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Article: The E-commerce Pie

Can Canadian companies take a larger slice?

According to a recent survey from Forrester Research, Inc. (Nasdaq: FORR), in conjunction with Greenfield Online, total US spending on online retail sales in the US for 2001 reached $47.6 billion (US$) up 14 per cent over 2000. The US Department of Commerce reported E-commerce sales in 2001 accounted for 1.0 percent of total retail sales.

The picture in Canada according to the latest survey from Statistics Canada showed that companies received $10.4 billion (Cdn$) over the Internet, up 43.3 per cent from 2000. Although E-commerce sales in 2001 accounted for only 0.5 percent of total retail sales.

With upwards of $60 billion (US$) in N. American sales expected over the Internet in 2002 it appears US companies are establishing a clear advantage over Canadian companies in establishing E-commerce solutions.

There should be no reason for Canadian companies not to embrace the Internet as an additional marketing and sales channel. The biggest advantage they have is the knowledge of what worked and what didn't work for businesses that were up and running over the last few years.

Whilst many web design companies promote the latest technologies, animations and a plethora of automated 'Wizard' based solutions (i.e., assembly required by you), in reality, simple, content rich, quick loading, visually appealing web sites that are easily navigated and designed using standard merchandising and retailing principles are much more effective.

It must also be understood that while an offline business and its online counterpart are closely related the online version needs to be treated as a new venture and carefully planned and integrated into your existing operation and carefully reflect your corporate identity.

As such, companies need to develop a business plan with definite marketing and sales goals, and monitor them at pre-determined intervals. Small business owners who never had an original business plan should take this opportunity to create one. After the website is up and running and routinely doing business, it may be wise to develop a comprehensive business plan for both online and offline arms of your business.

While creating a website with the aforementioned attributes, it must also be secure and have access to site-traffic analysis tools, e-mail and anything else that encourages business-to-consumer interaction. The one great lesson of operating online has been that it reinforces the necessity of establishing relationships with customers as a key to building consumer loyalty.

Sites that are visually appealing and descriptive will likely attract the most attention. Online shoppers primarily depend on their sense of sight, as they cannot touch, smell or taste the merchandise. Everything the consumer does at your site must be as easy as possible. Sites can benefit by making the online shopping experience fun for visitors. Just like in the brick-and-mortar world, some consumers view shopping as a leisurely, relaxing experience. If it becomes stressful or requires long waits, shoppers will leave.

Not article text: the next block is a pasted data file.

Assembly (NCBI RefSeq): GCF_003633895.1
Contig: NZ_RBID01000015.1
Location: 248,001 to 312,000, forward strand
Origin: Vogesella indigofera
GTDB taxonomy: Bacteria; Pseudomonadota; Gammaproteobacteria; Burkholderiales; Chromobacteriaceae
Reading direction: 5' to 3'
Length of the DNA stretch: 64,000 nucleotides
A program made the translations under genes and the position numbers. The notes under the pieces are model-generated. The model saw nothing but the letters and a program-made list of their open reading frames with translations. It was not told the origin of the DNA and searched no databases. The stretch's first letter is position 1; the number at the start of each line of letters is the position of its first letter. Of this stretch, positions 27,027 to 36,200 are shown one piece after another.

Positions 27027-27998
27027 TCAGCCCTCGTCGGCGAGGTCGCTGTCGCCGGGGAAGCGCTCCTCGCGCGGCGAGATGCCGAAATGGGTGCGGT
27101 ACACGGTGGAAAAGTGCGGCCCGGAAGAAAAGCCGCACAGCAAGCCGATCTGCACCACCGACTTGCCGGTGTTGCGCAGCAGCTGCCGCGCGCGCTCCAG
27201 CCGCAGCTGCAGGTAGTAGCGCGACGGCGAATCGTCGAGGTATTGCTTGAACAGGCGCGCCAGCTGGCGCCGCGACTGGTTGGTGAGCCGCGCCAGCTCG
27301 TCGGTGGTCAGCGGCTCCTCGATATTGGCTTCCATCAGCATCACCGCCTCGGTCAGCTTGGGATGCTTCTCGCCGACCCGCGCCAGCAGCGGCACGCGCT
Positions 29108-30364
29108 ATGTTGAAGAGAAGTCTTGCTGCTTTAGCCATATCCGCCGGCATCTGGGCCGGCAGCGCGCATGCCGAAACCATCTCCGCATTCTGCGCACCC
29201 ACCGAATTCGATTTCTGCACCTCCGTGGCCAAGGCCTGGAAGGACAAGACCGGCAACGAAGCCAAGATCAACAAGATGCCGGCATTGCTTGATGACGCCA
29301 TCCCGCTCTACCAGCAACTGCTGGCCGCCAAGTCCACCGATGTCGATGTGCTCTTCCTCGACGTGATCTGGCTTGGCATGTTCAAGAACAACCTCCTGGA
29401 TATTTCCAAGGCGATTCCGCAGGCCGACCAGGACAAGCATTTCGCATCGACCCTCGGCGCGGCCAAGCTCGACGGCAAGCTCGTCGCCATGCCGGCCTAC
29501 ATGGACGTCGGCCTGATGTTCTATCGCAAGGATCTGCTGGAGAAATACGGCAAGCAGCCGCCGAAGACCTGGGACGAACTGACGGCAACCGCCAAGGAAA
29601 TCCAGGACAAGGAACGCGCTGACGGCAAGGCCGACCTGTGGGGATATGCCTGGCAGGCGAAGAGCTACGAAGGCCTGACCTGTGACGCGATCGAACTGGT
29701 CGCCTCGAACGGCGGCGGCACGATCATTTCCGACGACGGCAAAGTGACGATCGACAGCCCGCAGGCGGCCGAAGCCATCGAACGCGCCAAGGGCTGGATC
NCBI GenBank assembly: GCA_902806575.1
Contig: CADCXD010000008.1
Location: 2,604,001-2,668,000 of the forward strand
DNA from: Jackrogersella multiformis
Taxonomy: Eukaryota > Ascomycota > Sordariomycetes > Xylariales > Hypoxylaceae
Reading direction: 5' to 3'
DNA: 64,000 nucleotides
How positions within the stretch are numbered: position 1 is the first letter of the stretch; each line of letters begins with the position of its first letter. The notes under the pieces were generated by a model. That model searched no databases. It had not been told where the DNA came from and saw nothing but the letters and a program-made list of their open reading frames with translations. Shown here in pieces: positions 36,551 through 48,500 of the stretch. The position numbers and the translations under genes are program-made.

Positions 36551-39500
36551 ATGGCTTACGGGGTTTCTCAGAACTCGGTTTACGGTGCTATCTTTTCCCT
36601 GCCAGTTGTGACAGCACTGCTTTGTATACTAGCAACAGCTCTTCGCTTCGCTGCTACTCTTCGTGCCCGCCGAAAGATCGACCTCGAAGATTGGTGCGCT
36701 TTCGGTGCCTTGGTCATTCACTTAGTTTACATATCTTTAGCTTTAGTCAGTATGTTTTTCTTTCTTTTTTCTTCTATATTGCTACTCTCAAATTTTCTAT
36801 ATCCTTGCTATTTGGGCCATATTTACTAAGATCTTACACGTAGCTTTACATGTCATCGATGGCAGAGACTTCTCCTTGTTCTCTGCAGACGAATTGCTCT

Self-promotion is a must. The sites that are consistently experiencing high traffic are those that cleverly and creatively promote themselves. Offline stores need to have their Web site address on everything with which the customer has contact, including business cards, shopping bags, store windows and anywhere else you can attract attention. Additionally, make sure your site is well optimized and listed with the widely-used search engines such as Google, Yahoo!, Lycos, Alta Vista, etc.

To realize the full potential of the Internet, business web sites need to sell in real-time from their sites, allowing customers to place orders and pay for products directly on-line with their choice of credit card. This requires a feature rich on-line merchandising and shopping cart solution seamlessly integrated into the website.

A final requirement is an Internet compliant Merchant Account to authorize, accept and process credit card payments in real-time.

This is a relative quick and painless process for US based companies. Unfortunately Canadian companies experience great difficulty in obtaining merchant accounts from Canadian banks for conducting business on the Internet. Perhaps one of the reasons Canadian companies has lagged the US in e-Commerce growth. This disparity should disappear as more and more US banks via US based merchant account providers, now accept Canadian companies as clients.

Expanding your current operation onto the Internet should be recognized as a necessary requirement for business expansion in this new millennium. Likewise if you have an E-Commerce site in operation and you are not satisfied with results, then regroup, plan and go forwards. A slice of that $60 billion (US$) pie has your name on it. - John Shenton - April, 2002

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N.B.** The articles were first published in the Times (Montreal, Canada) and written by John Shenton as special contributor to the Times Technology Section. Articles and Reports written by us may be printed or displayed on your website providing they are kept intact and a link/attribution to this website or Internet Merchandising Systems plus authorship is displayed.




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